Table provides estimates of total Step 2 overcoverage, overcoverage above  S2 and overcoverage between S1 and S2 by province and territory. We note that most of the overcoverage comes from between S1 and S2. The total estimate is 235,946, of which 180,523 comes from between the thresholds and 55,423 comes from pairs above S2. The last are pairs with a matching weight sufficiently high as to be declared overcoverage without manual verification. Note that the coefficients of variation (CVs) are all under 10% (except for the Yukon Territory, with 11.54%). There is, of course, no variance associated with the overcoverage found above S2.

Table provides the interprovincial, interterritorial, intraprovincial and intraterritorial overcoverage. At the national level, 3.7% of the total overcoverage comes from the inter provincial-territorial overcoverage. In percentage terms, the inter/intra overcoverage is higher in the territories. This is expected because interprovincial/territorial overcoverage was not measured in Step 1. For the provinces, the highest proportions of inter/intra are, as in Step 1, in the Atlantic provinces and in Alberta.

8.3 Estimation of overcoverage

In 2006, overcoverage was measured primarily by the Census Overcoverage Study (COS). The total overcoverage estimate comprises individuals overcovered in Step 1, and those deemed overcovered during the probabilistic matching in Step 2. Individuals deemed overcovered in Step 2 whose matching weight was above the upper threshold S2, had a weight of 1. The weight of overcoverage cases identified from the sample between the lower threshold S1 and the upper threshold S2 was determined by the sample design.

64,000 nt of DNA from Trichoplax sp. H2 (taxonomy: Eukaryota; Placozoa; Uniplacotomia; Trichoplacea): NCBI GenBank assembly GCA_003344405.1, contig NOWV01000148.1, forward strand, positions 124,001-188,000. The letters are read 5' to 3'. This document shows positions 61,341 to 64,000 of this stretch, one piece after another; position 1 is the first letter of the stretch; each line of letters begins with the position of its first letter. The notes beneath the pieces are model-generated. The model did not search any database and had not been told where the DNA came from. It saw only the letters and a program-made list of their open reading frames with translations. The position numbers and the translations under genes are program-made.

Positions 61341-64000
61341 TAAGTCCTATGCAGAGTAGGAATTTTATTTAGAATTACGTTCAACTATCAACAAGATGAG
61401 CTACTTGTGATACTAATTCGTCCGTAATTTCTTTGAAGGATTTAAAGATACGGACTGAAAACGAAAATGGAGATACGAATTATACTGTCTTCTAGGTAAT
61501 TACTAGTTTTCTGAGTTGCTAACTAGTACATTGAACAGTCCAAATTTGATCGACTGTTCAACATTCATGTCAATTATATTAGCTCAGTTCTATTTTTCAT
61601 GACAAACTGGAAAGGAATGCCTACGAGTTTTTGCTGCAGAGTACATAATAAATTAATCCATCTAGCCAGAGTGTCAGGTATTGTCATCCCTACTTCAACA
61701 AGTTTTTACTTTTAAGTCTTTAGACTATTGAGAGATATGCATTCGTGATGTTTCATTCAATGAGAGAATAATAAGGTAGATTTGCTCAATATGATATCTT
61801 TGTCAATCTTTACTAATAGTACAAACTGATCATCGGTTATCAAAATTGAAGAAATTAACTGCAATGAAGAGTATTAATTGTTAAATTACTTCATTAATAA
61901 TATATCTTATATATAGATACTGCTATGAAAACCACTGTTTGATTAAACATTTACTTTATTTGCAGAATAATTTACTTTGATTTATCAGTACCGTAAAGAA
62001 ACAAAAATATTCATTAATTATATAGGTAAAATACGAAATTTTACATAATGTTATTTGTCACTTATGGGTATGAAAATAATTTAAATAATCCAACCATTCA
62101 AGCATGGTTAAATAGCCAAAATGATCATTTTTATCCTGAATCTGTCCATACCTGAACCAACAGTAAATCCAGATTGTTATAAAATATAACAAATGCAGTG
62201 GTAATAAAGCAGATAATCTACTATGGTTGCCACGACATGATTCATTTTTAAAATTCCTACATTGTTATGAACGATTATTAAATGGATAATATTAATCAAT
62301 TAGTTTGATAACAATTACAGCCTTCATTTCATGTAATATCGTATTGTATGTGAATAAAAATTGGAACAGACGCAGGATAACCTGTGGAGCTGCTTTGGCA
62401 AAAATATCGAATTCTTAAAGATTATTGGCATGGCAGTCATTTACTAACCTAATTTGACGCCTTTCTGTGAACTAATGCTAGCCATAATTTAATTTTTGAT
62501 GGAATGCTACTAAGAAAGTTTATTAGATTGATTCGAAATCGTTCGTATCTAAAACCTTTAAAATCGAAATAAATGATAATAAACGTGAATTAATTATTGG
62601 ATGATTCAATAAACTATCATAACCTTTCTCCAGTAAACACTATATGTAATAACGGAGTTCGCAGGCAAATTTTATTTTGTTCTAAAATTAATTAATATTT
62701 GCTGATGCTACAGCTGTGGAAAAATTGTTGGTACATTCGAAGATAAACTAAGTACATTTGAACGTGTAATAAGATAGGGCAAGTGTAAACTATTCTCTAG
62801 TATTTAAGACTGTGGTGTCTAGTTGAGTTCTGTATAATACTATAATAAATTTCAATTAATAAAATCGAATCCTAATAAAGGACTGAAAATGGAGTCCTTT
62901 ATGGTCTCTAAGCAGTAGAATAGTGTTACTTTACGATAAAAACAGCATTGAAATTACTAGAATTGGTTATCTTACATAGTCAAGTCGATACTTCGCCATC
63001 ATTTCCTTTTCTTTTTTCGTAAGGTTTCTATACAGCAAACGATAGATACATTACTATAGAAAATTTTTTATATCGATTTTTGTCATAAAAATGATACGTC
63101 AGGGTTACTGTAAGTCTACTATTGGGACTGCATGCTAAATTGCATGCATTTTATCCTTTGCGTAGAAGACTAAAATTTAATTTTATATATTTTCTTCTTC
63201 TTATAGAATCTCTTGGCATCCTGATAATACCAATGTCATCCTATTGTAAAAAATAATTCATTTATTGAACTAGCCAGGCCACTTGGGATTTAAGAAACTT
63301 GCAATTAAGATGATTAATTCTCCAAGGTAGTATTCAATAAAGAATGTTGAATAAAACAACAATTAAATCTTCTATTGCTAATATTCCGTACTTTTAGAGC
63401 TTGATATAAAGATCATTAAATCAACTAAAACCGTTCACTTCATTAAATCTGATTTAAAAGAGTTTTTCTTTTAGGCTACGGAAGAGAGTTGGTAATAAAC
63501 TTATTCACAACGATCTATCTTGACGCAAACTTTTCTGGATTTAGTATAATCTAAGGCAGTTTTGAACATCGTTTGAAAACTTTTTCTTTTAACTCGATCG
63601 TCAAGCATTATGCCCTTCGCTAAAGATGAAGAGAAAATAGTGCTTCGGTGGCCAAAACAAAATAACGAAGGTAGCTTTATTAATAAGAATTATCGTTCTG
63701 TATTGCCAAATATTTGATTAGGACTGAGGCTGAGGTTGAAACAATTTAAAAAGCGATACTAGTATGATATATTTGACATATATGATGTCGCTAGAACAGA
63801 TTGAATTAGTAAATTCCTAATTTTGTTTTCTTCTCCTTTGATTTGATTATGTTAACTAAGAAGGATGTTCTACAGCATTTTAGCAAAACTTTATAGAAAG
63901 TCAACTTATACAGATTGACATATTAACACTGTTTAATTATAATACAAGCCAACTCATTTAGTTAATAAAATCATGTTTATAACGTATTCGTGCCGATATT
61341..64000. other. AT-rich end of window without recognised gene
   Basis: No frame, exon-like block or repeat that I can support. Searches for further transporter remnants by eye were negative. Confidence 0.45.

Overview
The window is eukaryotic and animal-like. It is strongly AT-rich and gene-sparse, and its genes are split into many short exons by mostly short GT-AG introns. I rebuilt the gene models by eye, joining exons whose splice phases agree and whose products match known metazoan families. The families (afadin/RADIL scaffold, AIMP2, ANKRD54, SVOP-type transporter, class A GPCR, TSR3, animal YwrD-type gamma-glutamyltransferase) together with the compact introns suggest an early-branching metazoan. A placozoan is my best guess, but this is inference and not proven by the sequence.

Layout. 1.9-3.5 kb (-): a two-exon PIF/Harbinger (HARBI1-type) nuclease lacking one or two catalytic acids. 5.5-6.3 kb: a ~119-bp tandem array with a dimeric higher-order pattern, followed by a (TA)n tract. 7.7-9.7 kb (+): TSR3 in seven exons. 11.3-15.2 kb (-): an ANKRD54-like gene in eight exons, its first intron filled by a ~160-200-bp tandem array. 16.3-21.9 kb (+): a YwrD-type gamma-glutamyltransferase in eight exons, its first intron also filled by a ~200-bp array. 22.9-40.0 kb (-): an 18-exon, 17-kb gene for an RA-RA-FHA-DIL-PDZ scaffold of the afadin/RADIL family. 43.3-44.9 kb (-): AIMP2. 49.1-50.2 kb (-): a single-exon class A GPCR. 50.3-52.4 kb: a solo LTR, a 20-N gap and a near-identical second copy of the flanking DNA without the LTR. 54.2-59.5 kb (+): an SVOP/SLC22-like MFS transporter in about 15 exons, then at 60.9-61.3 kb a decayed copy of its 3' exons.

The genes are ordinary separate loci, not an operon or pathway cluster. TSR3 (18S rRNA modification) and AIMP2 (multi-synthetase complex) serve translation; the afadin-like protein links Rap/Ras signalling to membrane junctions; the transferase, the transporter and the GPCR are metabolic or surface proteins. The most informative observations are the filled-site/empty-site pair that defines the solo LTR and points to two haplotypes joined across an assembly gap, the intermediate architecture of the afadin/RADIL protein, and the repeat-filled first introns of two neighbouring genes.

To evaluate the COS, the Automated Match Study (AMS) was repeated in 2006. The COS estimates were compared to those of the AMS. The comparison revealed a bias in the COS estimates whereby some pairs identified in the AMS were not found in the COS frames. Since the AMS provided an estimate of overcoverage not included in the COS, the last step in estimating overcoverage was to account for this bias by using the AMS estimates to adjust the COS estimates. This step is discussed at the end of the section. More information on evaluation of the COS is in Section 10.2.

The variance of the estimate of total overcoverage comes primarily from the sample between the thresholds S1 and S2 in Step 2. Another portion is from samples of two-to-two cases in Step 1, and a very small portion is obtained from the samples used to adjust for false matches in Step 1. As with the 2001 AMS, overcoverage observed between two provinces or territories is divided equally between the provinces or territories in question. The same principle applies to other domains of estimation.(Two individuals, for example, who do not belong to the same age group).

Statistics Canada's StatMx software was used to calculate point estimates, as well as the Step 2 sample variance between S1 and S2. As explained in Section, the sample was selected with probability proportional to θi(1- θi), where θi represents the standardized  GRLS matching weight defined on [0,1]. Since StatMx cannot produce variances for a PPSWOR (probability proportional to size without replacement) design, a variance estimate for a PPSWR (probability proportional to size with replacement) design was used. Consequently, the variance is overestimated. As explained in Section, this approximation comes from not deriving the second order inclusion probabilities.